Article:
Dow leading the main pitch, 5.10+
As I was nearing the end of finding any new towers to climb within my ability in the Moab area, I found this gem. Little was known about it and the only person I knew to climb it was Todd Gordon in the mid 80’s.
He spoke of impending doom: “epic…. I thought I was going to perish. I really did. Not only was the climbing hard, scary, and unprotected…. I was all sweaty too from the heat that day, twas a nightmare of fear, sweat, sandstone and profanity. It was a day to remember.”
After I read that, I was all in. Todd's ascent was considered to be the 2nd of North Marcher in 1984 and there likely have not been many since. Stewart Green and company established the route (the only route on the tower) in 1979
Squeeze Chimney (5.9)
The first pitch is really just setting you up for the climb. There is not much climbing or protection up a short chossy right to left corner entrance onto a ledge approximately 10 meters up the tower. This route is listed in Bjornstad’s first edition of Desert Rock. Although he discusses the first pitch which actually avoids a 5.4 chimney section below, he also included the 5.4 chimney section in his pitch 2 description. Not to confuse you, but once you traverse in on the first pitch, you are at the base of the start of the 5.10 climbing. The rock of course is all suspect.
Regarding the 2nd pitch, the first few moves are committing off the deck on suspect rock. Then the route remains wide to the top. I slid a single C4# 4, and double #5's and #6's up the route.
The squeeze chimney finish (5.9) does not protect, but was much easier climbing then the off-width sections below. There has been a bolt added to assist you in summiting the tower (above the rap anchor), but we did not partake (mud climbing). There is a fixed rap (two old pitons) atop the squeeze chimney. Take extra webbing.
The Marching Men
are located in an area of Arches National Park known as Klondike Bluffs.
Bjornstad's Desert Rock guide and Gordon’s account would have you believing this is a rough road (Salt Valley Road)
. And it use to be. However, as of 2017, you could drive 50 mph on this road with a two wheel drive vehicle without hesitation. It is well graded and maintained.
They also upgraded the trail head with a brand new toilet and ample parking. It is a beautiful drive centered in a valley full of grasses and wildflowers in the spring. You drive approximately 16 miles beyond the park visitors center on the paved road and turn left on Salt Valley Road. It is a gravel road, and maybe not marked, but not gated either. After approximately 6 miles or so on Salt Valley Road, there is a left turn marked (2017) for Klondike Bluffs. Turn left and park at the dead end trail head. Most folks heading for this area are hikers looking for Tower Arch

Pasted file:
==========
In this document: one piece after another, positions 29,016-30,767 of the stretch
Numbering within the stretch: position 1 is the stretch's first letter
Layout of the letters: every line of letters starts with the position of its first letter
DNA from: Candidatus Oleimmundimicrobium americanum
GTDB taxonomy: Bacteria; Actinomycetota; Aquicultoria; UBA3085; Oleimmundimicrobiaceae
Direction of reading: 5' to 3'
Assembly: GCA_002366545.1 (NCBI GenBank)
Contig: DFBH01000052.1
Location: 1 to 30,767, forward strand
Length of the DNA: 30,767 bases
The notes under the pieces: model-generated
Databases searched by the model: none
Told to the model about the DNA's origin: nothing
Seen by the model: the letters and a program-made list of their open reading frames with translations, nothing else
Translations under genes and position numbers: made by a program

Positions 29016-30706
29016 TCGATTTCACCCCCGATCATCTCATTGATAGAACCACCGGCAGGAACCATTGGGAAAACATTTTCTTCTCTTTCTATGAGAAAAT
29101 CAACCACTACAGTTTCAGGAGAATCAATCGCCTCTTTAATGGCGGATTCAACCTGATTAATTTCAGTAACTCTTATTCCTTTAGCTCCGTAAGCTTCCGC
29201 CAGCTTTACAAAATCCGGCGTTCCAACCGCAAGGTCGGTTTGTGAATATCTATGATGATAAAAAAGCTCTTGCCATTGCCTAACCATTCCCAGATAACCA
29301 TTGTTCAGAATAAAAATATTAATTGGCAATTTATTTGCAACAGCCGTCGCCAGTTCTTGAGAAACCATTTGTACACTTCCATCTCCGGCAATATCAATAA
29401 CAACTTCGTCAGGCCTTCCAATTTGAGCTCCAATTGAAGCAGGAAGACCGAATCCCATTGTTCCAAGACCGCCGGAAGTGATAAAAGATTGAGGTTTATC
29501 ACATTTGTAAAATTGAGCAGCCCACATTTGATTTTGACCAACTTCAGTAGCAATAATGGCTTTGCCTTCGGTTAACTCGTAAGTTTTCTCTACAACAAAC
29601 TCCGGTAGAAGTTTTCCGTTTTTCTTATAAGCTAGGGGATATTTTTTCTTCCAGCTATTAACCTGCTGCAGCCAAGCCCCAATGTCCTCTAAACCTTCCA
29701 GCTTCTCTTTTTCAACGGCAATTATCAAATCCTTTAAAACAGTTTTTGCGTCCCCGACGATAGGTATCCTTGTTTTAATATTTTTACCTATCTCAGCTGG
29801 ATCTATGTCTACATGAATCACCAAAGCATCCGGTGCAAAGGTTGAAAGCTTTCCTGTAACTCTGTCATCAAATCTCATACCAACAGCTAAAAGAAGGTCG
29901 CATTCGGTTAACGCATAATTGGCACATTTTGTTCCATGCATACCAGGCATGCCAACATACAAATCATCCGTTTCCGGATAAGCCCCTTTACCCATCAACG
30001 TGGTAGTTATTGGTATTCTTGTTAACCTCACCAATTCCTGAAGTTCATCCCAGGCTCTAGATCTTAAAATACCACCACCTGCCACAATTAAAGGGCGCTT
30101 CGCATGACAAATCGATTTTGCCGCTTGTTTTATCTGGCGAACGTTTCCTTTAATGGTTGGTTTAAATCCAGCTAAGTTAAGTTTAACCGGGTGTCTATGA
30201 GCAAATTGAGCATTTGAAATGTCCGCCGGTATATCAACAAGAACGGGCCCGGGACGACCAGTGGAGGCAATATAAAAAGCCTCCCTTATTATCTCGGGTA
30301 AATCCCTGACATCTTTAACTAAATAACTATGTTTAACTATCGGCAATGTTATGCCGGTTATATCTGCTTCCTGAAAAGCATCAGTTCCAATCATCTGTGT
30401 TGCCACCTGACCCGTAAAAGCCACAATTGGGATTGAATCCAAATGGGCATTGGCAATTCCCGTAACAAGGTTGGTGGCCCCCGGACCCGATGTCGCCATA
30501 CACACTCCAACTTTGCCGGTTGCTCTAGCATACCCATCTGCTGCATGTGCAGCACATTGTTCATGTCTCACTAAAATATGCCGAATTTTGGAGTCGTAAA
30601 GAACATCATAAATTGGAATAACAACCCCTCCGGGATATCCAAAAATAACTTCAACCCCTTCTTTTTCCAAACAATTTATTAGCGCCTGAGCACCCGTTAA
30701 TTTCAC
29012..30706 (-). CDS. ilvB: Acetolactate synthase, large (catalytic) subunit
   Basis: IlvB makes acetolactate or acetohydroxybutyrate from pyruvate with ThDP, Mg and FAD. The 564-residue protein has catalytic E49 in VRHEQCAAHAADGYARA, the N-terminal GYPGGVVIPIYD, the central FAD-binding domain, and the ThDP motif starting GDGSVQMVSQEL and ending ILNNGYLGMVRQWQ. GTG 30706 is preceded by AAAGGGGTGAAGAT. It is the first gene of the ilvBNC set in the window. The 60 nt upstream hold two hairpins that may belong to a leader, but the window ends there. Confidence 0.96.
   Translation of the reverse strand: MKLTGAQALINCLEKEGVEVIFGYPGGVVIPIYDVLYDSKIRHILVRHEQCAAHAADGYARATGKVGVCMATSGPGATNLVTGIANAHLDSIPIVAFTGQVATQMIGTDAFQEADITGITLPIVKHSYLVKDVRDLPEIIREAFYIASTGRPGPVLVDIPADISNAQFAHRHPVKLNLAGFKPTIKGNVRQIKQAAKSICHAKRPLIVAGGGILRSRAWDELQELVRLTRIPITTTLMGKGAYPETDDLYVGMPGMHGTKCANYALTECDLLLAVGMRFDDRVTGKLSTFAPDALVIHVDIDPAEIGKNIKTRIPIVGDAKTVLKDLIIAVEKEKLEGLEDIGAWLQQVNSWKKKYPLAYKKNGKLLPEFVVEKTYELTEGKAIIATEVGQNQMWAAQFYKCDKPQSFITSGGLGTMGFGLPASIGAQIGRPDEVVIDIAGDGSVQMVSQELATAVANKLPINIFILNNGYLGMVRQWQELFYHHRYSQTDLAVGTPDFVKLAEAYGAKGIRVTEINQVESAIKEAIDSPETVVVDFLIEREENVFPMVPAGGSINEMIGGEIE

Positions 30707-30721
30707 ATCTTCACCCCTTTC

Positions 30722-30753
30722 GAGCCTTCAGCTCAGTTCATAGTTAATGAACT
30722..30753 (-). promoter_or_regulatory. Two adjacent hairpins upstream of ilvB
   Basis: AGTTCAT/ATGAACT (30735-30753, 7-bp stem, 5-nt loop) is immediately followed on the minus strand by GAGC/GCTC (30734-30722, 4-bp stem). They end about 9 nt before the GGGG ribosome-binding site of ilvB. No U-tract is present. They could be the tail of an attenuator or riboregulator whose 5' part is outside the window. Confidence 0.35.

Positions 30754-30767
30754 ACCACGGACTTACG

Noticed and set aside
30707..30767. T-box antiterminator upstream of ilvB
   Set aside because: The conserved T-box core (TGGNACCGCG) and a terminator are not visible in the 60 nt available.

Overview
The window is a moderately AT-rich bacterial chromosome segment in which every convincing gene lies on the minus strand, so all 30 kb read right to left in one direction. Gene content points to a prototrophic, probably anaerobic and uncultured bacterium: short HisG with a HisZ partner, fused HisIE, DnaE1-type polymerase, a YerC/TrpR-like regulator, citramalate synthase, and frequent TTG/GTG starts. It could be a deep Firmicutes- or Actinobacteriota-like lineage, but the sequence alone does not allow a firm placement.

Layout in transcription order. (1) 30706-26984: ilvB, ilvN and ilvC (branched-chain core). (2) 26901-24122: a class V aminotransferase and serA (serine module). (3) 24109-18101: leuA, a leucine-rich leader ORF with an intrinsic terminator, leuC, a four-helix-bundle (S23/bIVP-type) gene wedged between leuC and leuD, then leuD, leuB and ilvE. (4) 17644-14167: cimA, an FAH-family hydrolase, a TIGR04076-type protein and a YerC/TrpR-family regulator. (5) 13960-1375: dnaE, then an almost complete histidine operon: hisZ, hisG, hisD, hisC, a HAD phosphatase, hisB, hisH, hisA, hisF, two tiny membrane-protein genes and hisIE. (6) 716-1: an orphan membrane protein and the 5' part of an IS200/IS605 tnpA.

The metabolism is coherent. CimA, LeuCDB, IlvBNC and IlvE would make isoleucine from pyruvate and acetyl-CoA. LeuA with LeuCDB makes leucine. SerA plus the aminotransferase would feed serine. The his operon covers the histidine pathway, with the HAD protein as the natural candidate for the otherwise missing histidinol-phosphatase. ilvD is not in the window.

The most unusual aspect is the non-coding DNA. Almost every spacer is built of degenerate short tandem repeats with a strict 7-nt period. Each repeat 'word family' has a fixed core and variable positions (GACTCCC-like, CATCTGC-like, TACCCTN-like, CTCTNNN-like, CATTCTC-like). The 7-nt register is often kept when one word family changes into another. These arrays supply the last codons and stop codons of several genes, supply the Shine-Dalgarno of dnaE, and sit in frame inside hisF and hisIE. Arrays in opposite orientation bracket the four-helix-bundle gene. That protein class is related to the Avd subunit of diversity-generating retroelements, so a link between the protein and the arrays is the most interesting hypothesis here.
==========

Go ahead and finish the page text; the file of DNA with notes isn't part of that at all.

An easy to follow trail heads up the hill to the west. Follow it steeply up to a ridge and descend to the west into a wash. Soon (30 minutes) the Marching Men will come into clear view on the left ridge line above the wash: seven towers in marching formation. The first tower starting them off, east to west, is quite small. The second tower is home to the route North Marcher.
The hiking trail will continue out of the wash and up the hill on the right. You want to stay in the wash and head for North Marcher which is the obvious crack on the northwest face of this second tower. It is easier to ascend to the ridge beyond the fourth tower
and head back along the ridge, on the south side of the towers to the base of North Marcher.
Route Description1st Pitch- 30’- 5.7/
This is really not much of a pitch as it is to move the belay. You traverse in from the right to where the route starts 20’-30’ above the ground. The crack descends all the way to the ground, but the FA notes were directing us to traverse in. This short section of climbing is chossy and unprotectable but not over dramatic. In short order you are on a ledge that traverses left to the northwest face. A C4#3 builds a bomber belay.
2nd Pitch- 90’- 5.10+/
Todd Gordon’s infamous story is all about this business. His largest gear was two C4#4’s and I had double #5’s and #6’s. I am sure he was in a world of hurt. There is a hand jam/stem move right off the ledge into an awkward transition into off-width straight away. But a C4 #4 still comes in handy further up. I only brought one and it was easy to back clean. I placed two #5’s during this first section. Then got the two #6’s placed in the mid third and no gear used on the squeeze chimney at the top. The off width section is stout as it curves and steepens up the tower with a slight overhang thrown in. The squeeze chimney was a reprieve in comparison. Leading it, you will feel more secure actually going through it and squeezing up the other side. But I weigh 150 lbs and that would be the max who could fit through. Otherwise you have to climb the outside squeeze/off width unprotected. You land on a ledge below a fixed rap (pitons) with great views.
Single 60m or 70m rope gets you down, to at least a scrambling or easy down climbing section. Old pins with webbing (2017).
I was sliding a single C4#4 and had a double set of #5 and #6’s. You definitely want doubles in all three and it would take triples of those three sizes to make it warm and fuzzy.
Only other place for smaller gear is at the start of the 2nd pitch and maybe placing a hand sized piece on the chossy first pitch access to the ledge. The belay on the ledge takes a bomber #3. The rap consists of two old pitons, one half out, but I have rapped on much worse. Take cord in case it needs to be replaced. A regular vehicle makes it back here now (2017), no worries. Todd’s story is full of all kind of vehicle mayhem. They have really upgraded the road and the trail head since.